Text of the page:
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Four HA-MRSA clones were identified: ST22-IV [2B] (EMRSA-15) (49.5% of HA-MRSA); ST239-III [3A] (Aus-2/3 EMRSA) (49.3%); 3 isolates of ST5-II [2A] (New York Japan MRSA/USA100) and 2 isolates of ST36-II [2A] (EMRSA-16/USA200).

ST22-IV [2B] (EMRSA-15) has become the predominant HA-MRSA clone in Australia accounting for 30.2% of MRSA ranging from 15.6% in Queensland/Northern Territory to 40.2% in New South Wales/Australian Capital Territory (Tableá7). ST22-IV [2B] are typically PVL negative, and 99% and 66% of these were resistant to ciprofloxacin and erythromycin respectively.

ST239-III [3A] (Aus-2/3 EMRSA) accounted for 30.0% of MRSA ranging from 0% in Western Australia to 36.2% in Victoria/Tasmania (Table 7). PVL negative ST239-III [3A] (Aus -2/3 EMRSA was typically resistant to tetracycline (100%), erythromycin (97%), ciprofloxacin (96%), cotrimoxazole (94%), and gentamicin (94%).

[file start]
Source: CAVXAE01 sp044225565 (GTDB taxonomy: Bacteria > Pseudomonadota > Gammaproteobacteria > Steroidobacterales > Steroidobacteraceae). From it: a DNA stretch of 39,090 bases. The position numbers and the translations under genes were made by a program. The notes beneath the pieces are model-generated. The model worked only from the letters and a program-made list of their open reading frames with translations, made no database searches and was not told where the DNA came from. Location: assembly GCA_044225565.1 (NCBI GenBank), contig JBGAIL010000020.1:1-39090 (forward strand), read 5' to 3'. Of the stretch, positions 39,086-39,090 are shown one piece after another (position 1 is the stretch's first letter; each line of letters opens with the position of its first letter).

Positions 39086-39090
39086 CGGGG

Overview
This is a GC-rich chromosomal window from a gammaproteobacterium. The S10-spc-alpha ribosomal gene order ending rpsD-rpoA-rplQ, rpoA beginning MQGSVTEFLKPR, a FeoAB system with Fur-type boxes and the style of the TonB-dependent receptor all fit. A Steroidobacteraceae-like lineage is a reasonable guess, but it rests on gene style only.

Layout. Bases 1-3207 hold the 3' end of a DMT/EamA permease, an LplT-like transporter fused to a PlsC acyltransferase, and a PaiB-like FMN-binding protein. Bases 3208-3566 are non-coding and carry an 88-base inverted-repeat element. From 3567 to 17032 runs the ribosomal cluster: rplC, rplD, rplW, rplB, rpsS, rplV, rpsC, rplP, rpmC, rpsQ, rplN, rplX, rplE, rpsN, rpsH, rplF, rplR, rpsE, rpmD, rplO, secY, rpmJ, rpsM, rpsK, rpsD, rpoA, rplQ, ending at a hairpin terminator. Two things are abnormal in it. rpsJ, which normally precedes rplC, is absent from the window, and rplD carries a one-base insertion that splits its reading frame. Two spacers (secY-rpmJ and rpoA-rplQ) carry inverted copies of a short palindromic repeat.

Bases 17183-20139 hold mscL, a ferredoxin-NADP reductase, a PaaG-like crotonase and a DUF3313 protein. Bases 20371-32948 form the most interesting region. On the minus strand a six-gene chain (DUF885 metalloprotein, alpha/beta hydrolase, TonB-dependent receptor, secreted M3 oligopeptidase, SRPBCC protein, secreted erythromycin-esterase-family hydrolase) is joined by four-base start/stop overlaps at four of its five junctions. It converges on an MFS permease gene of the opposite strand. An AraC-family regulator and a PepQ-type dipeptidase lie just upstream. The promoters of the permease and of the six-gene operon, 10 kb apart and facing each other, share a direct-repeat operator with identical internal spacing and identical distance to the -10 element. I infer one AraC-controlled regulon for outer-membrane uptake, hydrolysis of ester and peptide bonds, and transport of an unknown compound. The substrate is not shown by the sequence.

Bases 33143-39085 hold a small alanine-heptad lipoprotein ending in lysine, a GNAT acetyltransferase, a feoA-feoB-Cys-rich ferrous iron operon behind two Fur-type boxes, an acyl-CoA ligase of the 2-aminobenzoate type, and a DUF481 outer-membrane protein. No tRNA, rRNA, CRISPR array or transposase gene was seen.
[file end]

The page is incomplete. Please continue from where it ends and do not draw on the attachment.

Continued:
Table 7: Proportion of methicillin-resistant Staphylococcus aureus isolates characterised as ST22-IV [2B] (EMRSA-15) and ST239-III [3A], Australia, 2011, by state or territory
  NSW/ACT Qld/NT SA Vic/Tas WA Aust
ST22-IV [2B]
40.2%
15.6%
34.5%
33.3%
22.7%
30.2%
ST239-III [3A]
35.8%
31.3%
18.2%
36.2%
0%
30.0%

Community-associated-methicillin-resistant Staphylococcus aureus

Throughout Australia the percentage of S. aureus characterised as CA-MRSA was 11.7% ranging from 7.8% in New South Wales/Australian Capital Territory to 16.1% in Queensland/Northern Territory. Thirty-two CA-MRSA clones were identified by pulsed field gel electrophoresis, corresponding to 25 MLST/SCCmec clones (Table 8). Overall, 79.6% of CA-MRSA were classified into 6 clones.